Korean Double Final Consonants


First of all, the final consonant in a Korean syllable is called a 'batchim". Most Korean words have a single batchim, while others have no batchim at all. Let's take for instance the words  (neck) and  (nose).  has "" as batchim, while  has no batchim in it.

But did you know that Korean has words that end with double final consonants? That’s right, and reading them can be confusing because we tend to read them together which actually sounds weird. You should know that only of them is pronounced while the other is silent. How do we know?

There are a total of nine double final consonants and we categorize them into two. For the first category, only the consonant on the left is voiced. They are , and . Below are sample words, their meaning, and pronunciation.

      (목다)     allotment/share/portion
많다  (만타)     to be many
앉다  (안타)     to sit down
여덟  (여덜)     the number eight
넓다  (널다)     to be wide
없다  (업타)     to not have

Most of them are verbs in their infinitive form. When conjugated into their different tenses, the syllable on the right is pronounced but as the initial consonant of the next syllable. For example, “I have no money” in Korean is “나는 돈이 없어요”. The 없어요 is pronounced like 업서요. This is not the case with  where “” remains silent after the conjugation. For instance, in the sentence “사람이 많아요” (There are many people), we don’t pronounce it as 만하요 but 만나요.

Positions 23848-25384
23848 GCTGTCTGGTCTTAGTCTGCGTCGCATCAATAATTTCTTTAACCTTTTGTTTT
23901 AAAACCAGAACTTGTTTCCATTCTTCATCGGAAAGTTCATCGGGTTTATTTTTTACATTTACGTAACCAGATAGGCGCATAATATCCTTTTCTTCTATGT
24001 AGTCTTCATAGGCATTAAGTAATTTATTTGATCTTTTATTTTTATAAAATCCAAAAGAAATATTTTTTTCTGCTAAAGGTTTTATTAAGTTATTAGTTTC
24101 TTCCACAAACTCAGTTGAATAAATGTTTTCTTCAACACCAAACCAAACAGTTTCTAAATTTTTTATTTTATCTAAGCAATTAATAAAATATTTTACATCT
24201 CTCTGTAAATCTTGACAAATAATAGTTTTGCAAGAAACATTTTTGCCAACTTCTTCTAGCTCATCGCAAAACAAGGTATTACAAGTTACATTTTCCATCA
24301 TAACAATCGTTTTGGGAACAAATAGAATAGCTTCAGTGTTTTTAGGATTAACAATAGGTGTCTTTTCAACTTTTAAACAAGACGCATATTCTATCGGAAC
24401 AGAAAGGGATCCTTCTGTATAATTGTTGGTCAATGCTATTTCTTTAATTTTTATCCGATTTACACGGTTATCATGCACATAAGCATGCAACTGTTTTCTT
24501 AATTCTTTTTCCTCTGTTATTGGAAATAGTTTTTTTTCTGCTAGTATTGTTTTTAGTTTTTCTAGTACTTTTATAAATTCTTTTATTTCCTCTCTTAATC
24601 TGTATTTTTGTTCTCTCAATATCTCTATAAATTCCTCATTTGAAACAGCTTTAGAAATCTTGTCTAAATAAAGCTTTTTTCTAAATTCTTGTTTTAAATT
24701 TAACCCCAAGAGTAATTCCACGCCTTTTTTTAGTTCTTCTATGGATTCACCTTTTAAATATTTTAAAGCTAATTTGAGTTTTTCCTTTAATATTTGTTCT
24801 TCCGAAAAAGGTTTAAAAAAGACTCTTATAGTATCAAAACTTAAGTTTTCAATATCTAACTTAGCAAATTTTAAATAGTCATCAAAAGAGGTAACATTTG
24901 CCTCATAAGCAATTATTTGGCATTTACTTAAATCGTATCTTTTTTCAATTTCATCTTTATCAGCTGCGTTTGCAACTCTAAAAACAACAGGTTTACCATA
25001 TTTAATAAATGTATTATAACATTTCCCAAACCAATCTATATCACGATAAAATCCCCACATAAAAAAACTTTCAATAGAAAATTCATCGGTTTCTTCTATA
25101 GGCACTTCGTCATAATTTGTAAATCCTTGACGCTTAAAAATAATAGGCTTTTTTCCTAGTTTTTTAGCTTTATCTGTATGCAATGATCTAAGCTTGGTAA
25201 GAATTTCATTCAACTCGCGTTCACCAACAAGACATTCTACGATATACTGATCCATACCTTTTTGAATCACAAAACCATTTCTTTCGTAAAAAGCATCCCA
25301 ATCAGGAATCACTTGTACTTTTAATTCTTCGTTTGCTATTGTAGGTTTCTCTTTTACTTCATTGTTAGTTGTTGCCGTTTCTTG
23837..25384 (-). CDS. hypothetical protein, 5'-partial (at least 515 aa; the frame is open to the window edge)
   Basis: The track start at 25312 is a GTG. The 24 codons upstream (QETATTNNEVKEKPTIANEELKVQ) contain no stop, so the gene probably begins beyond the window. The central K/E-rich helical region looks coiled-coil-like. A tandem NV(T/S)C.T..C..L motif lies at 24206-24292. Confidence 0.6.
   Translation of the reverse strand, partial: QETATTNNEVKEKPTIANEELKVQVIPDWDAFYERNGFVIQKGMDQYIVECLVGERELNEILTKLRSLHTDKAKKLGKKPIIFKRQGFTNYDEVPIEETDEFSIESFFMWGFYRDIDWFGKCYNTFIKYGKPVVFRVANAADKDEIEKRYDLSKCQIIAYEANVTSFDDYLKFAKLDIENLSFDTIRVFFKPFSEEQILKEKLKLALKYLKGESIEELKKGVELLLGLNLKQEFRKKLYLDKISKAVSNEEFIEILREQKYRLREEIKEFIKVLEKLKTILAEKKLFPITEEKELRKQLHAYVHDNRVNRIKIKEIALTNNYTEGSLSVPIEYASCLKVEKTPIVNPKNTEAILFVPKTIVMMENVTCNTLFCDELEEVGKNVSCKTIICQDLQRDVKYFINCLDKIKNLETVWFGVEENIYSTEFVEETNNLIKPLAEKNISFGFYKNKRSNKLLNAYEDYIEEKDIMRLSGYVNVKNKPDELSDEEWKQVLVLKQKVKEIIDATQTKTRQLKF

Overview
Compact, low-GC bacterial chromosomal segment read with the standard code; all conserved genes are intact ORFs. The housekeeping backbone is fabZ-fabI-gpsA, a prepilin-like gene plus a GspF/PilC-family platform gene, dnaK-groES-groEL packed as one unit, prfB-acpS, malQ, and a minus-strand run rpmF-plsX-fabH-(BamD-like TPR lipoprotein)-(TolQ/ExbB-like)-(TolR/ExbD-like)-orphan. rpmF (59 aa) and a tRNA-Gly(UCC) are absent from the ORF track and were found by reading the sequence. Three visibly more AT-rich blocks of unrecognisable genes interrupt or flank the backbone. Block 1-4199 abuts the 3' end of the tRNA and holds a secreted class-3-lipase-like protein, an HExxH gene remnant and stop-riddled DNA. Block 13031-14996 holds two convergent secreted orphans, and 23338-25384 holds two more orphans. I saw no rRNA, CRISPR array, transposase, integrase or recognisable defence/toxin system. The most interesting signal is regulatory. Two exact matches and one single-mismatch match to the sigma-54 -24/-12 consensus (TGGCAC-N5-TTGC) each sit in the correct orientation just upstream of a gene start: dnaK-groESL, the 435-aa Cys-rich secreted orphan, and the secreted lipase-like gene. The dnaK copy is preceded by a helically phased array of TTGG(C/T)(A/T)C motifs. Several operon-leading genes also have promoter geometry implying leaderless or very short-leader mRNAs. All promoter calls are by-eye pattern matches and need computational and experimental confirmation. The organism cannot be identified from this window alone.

The second group of this type are , and  where the right consonant is voiced and the left one is silent. Below are sample words, their meaning, and pronunciation.

      ()         soil
읽다  (익다)     to read
젊다  (점다)     to be young  
      ()         life
읊다  (읖타)     to recite (a poem)


Just like the first group, the originally silent consonant is voiced when conjugated (in case of verb) or added with particles (in the case of noun). The last syllable is drag to the next syllable as its initial consonant. For instance, “읽어요” is pronounced like “일거요” and “삶은” is pronounced like “살믄”.